What is a vaginal cuff?
If you have a total or radical hysterectomy, your cervix and uterus will be removed. More extensive than a total hysterectomy, a radical hysterectomy also involves removal of the upper part of the vagina and additional tissue adjacent to the uterus. The top part of your vagina — where your upper vagina or cervix used to be — will be sewn together as part of this procedure. This is called closing the vaginal cuff.
If you’re having a partial hysterectomy, also called subtotal hysterectomy, your cervix won’t be removed. You won’t need a vaginal cuff in this case.
Keep reading to learn what you can expect after a vaginal cuff procedure, tips for recovery, symptoms to watch for, and more.
Vaginal cuff recovery usually takes at least eight weeks, though it often takes longer. Some women heal more slowly than others and find that complete recovery takes multiple months.
During this time, you’ll have regular check-ups with your doctor so that they can monitor your progress and recommend steps to speed up your recovery.
Your doctor may prescribe a vaginal estrogen cream if you’re postmenopausal in order to help encourage faster tissue healing. If there is any oozing near the vaginal cuff suture site associated with excess healing tissue (granulation tissue), you doctor may apply a small amount of silver nitrate to address this.
During the first 8-12 weeks postsurgery, you should abstain from anything that will put pressure on the vaginal cuff incision:
Following these recommendations will allow the vaginal cuff to become stronger. It will also help you avoid tearing the area where the ends of your vagina were stitched together to create the cuff.
A vaginal cuff tear at the area where it was closed is a rare, but severe, complication of hysterectomy. It occurs if the incision used to make the vaginal cuff rips open and causes the edges of the wound to separate. The tear can be full or partial.
If the tear is large or there are additional complications, bowel evisceration may occur. When this happens, the bowel begins to push out of the pelvic cavity through the open wound into the vaginal cavity.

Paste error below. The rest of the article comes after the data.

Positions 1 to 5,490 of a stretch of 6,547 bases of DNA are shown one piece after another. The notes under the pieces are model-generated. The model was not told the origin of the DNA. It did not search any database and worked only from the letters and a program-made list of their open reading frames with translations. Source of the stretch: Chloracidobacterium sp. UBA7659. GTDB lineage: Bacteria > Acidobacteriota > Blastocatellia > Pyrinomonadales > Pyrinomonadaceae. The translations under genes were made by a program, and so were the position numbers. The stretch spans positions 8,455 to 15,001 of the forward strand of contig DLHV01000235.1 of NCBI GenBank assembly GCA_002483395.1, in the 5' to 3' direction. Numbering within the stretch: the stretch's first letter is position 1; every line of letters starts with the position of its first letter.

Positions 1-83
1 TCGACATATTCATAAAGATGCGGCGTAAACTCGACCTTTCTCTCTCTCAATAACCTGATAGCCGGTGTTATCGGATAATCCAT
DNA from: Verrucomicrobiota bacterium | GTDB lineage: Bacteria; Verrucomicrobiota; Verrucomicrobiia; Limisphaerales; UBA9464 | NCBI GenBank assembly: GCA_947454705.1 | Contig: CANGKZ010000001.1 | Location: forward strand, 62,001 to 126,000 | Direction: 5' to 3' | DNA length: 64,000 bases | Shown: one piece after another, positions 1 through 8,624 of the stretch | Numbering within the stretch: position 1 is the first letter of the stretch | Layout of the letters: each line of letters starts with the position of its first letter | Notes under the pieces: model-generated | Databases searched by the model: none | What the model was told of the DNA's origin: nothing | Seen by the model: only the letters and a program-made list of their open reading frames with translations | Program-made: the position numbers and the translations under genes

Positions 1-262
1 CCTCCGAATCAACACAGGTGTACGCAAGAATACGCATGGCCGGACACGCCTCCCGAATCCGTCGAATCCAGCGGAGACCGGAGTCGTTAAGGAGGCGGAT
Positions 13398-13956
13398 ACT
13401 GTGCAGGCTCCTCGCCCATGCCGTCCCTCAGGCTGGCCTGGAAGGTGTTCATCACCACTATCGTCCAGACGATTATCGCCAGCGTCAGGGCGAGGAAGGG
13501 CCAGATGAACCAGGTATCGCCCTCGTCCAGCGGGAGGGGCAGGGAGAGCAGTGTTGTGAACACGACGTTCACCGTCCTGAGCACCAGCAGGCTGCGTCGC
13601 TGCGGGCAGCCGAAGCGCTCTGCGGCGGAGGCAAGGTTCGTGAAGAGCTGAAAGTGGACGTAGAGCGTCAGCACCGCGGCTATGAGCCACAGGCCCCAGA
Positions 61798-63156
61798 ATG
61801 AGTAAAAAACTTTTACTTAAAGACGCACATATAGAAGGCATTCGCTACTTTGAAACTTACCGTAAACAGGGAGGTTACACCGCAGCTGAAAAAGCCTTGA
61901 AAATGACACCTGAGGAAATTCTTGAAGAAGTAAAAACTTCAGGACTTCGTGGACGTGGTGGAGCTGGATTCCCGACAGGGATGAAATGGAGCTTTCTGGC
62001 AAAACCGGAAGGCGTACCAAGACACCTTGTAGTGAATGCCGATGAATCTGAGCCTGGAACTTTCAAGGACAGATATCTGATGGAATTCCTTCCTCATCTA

Vaginal cuff tears occur in less than 1 percent of women who have a hysterectomy. Women who have a total laparoscopic or robotic hysterectomy are at greater risk than those who have vaginal or abdominal hysterectomies. This may be due to the types of suturing or cutting techniques used in each surgery.
Other risk factors include:
- having sexual intercourse during the healing process
- weak pelvic floor muscles, which can result in pelvic floor prolapse
- uncontrolled diabetes mellitus
- vaginal atrophy
- vaginal hematoma
- history of radiation therapy in the pelvic region
- smoking cigarettes
- infection or an abscess in the pelvic region
- immunosuppressant therapy
- chronic conditions that cause pressure on the incision, such as coughing, obesity, and constipation
A vaginal cuff tear is a medical emergency. You should seek immediate medical attention if you begin experiencing any of the following symptoms:
- pelvic pain
- abdominal pain
- vaginal discharge
- vaginal bleeding
- rush of fluid out of the vagina
- feelings of pressure in the vaginal or lower pelvic region
- feeling a large mass in the vaginal or lower pelvic region
A vaginal cuff tear can occur any time after a total or radical hysterectomy, even years after the procedure has taken place, especially in women who are postmenopausal.
Vaginal cuff repair is done surgically. If you have a partial tear with no complications, the surgery may be done through the vagina (transvaginal).
Several complications might require laparoscopic or open abdominal surgery. These include:
In addition to intravenous fluid hydration, those requiring this type of corrective surgery are typically given intravenous antibiotic therapy to treat or prevent infection.
If you experience complications affecting your bowel’s ability to properly function, you’ll remain in the hospital until your bowel function returns to normal.
Your recuperation time after a total or radical hysterectomy will be at least two to three months. During this time, your doctor will stress the need to avoid sexual intercourse. You’ll have to take special care to avoid putting strain or pressure on the new incision. You must avoid any activity, such as lifting heavy objects, that does so.
Vaginal cuff tears are a rare complication of hysterectomy. Taking preventive measures to avoid a tear are very important. If a tear does occur, it’s considered a medical emergency and must be repaired surgically.
It typically takes